Ernst-Ludwig Florin: Activity Microscopy

Screen Shot 2017-10-16 at 10.42.25 AM
Tuesday, October 31, 2017 | 12:30 - 1:30 PM Add to Calendar

The Center for Theoretical Biological Physics PRESENTS Seminar Speaker:
Ernst-Ludwig Florin
Associate Professor
Center for Nonlinear Dynamics
University of Texas at Austin

“Activity Microscopy”

Tuesday, October 31, 2017
12:30 – 1:30 PM
BRC, 10th Floor, Room 1060 A/B

Abstract: Cells migrating through the extracellular matrix probe and remodel individual filaments around them. The quantification of such cell-matrix interactions requires a novel type of microscopy that can visualize local network properties, and the network’s response to external forces with single filament resolution. This is a challenging task, because filaments, such as collagen fibrils, can be relatively stiff and under high tension, resulting in small – but important – filament fluctuations.

Here we introduce Activity Microscopy, a novel method based on high-bandwidth position detection. The local network architecture is extracted from the three-dimensional detector response. Transverse fluctuations are recorded along each filament with subnanometer precision and megahertz bandwidth. Activity Microscopy images show the network’s architecture overlaid with the magnitude of filament fluctuations which can be linked to the forces acting on the individual filament. Activity microscopy is expected to quantify cell-matrix interaction and to monitor mechanical cell-cell communication.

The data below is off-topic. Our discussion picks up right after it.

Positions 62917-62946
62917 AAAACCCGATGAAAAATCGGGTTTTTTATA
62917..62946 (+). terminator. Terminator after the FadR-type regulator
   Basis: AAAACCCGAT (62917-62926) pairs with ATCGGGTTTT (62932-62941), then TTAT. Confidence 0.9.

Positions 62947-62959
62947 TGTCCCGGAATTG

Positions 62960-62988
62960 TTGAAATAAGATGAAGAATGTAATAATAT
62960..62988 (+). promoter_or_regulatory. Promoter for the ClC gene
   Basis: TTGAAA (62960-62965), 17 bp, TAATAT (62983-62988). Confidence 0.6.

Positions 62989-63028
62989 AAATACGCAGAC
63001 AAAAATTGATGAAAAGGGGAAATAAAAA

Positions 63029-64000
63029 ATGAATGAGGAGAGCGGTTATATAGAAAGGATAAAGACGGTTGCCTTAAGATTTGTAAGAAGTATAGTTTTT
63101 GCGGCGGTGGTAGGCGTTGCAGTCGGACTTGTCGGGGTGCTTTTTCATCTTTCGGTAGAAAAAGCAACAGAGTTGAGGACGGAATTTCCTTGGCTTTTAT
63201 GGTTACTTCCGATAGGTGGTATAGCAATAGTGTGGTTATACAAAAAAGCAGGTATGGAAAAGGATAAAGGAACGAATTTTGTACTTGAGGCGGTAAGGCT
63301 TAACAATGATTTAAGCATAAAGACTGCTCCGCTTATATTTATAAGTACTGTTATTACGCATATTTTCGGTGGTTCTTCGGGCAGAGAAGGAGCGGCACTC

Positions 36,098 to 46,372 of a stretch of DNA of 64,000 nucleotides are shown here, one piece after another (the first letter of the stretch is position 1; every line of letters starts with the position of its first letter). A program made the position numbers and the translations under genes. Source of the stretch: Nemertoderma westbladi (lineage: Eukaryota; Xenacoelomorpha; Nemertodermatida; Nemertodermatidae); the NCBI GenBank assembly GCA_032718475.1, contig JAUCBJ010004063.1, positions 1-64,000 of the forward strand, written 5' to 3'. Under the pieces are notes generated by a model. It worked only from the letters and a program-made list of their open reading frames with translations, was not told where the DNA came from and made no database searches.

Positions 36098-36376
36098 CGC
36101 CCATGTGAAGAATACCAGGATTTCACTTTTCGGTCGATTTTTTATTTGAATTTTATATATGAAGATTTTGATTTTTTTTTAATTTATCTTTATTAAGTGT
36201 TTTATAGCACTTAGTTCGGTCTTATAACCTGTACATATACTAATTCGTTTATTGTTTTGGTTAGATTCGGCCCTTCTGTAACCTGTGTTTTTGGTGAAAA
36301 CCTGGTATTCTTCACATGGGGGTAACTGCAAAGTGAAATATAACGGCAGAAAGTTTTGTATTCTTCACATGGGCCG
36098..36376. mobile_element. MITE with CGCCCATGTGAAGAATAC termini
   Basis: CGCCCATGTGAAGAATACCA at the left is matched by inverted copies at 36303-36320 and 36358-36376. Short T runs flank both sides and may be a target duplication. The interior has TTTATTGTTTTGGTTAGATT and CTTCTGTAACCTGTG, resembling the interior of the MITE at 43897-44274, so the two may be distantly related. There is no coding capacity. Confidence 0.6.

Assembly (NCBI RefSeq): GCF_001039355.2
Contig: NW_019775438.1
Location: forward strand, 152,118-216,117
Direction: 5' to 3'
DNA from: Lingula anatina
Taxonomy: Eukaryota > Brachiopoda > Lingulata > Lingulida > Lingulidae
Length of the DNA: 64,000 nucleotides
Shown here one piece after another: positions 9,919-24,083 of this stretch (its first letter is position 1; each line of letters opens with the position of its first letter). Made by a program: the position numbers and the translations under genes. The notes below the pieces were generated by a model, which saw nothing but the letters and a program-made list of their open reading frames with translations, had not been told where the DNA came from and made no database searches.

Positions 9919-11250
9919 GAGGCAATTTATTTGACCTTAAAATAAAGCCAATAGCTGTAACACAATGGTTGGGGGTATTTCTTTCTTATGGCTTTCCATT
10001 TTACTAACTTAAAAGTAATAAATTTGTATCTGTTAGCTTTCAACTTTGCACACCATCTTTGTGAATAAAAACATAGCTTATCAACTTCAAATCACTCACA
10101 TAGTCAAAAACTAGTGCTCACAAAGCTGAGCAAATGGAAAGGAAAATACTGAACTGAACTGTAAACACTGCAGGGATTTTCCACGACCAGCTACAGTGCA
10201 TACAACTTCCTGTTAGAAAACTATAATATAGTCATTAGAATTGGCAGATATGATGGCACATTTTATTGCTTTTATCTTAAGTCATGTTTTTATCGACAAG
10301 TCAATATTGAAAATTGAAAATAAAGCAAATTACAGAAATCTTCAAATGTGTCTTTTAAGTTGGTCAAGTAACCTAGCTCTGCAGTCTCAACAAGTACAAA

Bio: Ernst-Ludwig Florin earned his Ph.D. in Physics 1995 from the Technical University Munich, Germany. Dr. Florin is an Associate Professor in the Center for Nonlinear Dynamics and Department of Physics with a specialization in Biophysics at the University of Texas at Austin. He is interested in how physics can help to understand biological systems but also in how biological systems can be used to gain new insight into physics. He studies biological systems from the single molecule level to the population level. The development of new types of microscopy for biological research is a major part of his research effort.

An Official Seminar of the Ph.D. Program in Systems, Synthetic and Physical Biology at Rice University

For more information, visit: https://events.rice.edu/#!view/event/date/20171031/event_id/1030


BioScience Research Collaborative (BRC), 10th Floor, Room 1060 A/B

6500 Main St, Houston, TX 77030


Lisa Bennett